While the presence and extent of prior heart disease is a major determinant of SCA, it was not the focus of our research. For this reason, we stratified the sampling of controls in this study by pharmacologic markers of heart disease, so they would be more similar to the cases in the presence of prior heart disease. As a result, the proportion of controls with prior myocardial infarction and congestive heart failure and severe angina was substantially greater than in a random sample of the diabetic patient population within the HMO. We note, therefore, that comparisons of the prevalences of specific forms of heart disease across case-control groups may underestimate the association of these conditions with SCA. The data on the presence and extent of prior heart disease included in Table 1 are primarily for descriptive purposes and to indicate the rationale for further adjustment for prior forms of heart disease in our analyses. The residual differences observed in these prior physician-diagnosed clinical cardiovascular conditions reflects the fact that cases of SCA had more severe manifestations of heart disease than the controls, after applying the frequency matching for any form of heart disease in the design. To minimize the impact of these residual differences, we further adjusted for each specific form of heart disease in our analyses as noted below.
The characteristics of the SCA cases and controls with treated diabetes included in the analysis are presented in Table 1. As expected, age and gender were not related to case-control status, given the matching on the characteristics in the study design. In bi-variate unadjusted analyses, the prevalence of current smoking, and the mean values for heart rate, serum total cholesterol, and serum creatinine were higher among SCA cases with diabetes compared to controls with diabetes. Even after matching on the presence of any form of heart disease in the design and sampling of controls, noted above, the prevalences of both myocardial infarction and congestive heart failure were higher among the cases than controls: more severe manifestations of prior heart disease than stable angina, for example, were more common among SCA cases than controls.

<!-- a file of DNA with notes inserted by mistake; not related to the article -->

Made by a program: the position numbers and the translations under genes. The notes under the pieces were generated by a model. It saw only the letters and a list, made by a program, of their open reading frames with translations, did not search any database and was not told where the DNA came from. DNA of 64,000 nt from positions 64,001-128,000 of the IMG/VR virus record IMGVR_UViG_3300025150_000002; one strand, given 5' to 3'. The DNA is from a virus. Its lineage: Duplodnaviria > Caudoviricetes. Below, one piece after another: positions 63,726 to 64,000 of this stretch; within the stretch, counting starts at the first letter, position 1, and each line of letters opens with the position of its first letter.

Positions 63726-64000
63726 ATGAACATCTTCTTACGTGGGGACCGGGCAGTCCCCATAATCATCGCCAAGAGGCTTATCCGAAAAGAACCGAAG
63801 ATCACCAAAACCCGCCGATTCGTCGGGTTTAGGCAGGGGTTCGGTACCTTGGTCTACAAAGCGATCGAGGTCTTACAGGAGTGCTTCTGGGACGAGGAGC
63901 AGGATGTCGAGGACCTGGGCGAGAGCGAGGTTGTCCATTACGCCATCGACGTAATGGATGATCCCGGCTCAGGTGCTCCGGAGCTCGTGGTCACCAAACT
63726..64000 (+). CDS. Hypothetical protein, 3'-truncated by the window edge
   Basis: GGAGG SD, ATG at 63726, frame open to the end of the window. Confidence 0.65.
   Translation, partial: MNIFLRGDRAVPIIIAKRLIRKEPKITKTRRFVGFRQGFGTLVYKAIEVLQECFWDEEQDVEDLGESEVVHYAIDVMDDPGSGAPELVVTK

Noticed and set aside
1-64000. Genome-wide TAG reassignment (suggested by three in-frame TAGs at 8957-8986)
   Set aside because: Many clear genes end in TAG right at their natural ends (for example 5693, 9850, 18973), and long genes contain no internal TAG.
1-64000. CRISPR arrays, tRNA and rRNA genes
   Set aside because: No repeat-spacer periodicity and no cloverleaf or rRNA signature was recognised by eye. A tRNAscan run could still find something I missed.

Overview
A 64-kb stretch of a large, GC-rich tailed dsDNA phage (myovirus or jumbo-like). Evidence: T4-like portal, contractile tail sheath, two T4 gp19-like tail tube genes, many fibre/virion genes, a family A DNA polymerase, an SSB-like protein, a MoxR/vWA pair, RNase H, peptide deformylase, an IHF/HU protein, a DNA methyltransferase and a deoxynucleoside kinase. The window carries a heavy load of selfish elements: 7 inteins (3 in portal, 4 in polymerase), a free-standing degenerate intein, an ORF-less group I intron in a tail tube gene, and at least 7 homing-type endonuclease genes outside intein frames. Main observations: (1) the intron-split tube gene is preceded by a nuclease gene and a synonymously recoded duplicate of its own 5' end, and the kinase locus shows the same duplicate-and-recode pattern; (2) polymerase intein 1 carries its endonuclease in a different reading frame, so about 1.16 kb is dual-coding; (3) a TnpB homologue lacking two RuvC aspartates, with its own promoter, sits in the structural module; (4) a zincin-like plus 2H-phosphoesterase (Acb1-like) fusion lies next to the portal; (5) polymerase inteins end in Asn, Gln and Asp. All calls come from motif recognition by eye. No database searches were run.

The means of non-fasting glucose levels and duration of diabetes and the prevalence of insulin treatment, a marker of severity of type 2 diabetes, were higher among cases than controls. Of note, markers of microvascular disease and autonomic neuropathy also were more common among cases than controls. When examined simultaneously in a conditional logistic regression model that adjusted for congestive heart failure, myocardial infarction, systolic blood pressure, current smoking, and treatment with insulin, both clinically-recognized microvascular disease and autonomic neuropathy were associated with a 50% increase in the risk of SCA (for microvascular disease, OR=1.56; 95% CI 1.15–2.11; and, for diabetic autonomic neuropathy, OR=1.51; 95% CI 1.02–2.24). Further adjustment of other factors included in Table 1, such as serum creatinine, duration of diabetes, heart rate, and the QT interval altered these estimates of risk only slightly (Table 2). There also was little evidence to suggest that the associations of both microvascular disease and autonomic neuropathy with SCA among treated patients with diabetes differed among those with and without prior clinically-recognized heart disease, although the statistical power to detect these interactions was limited.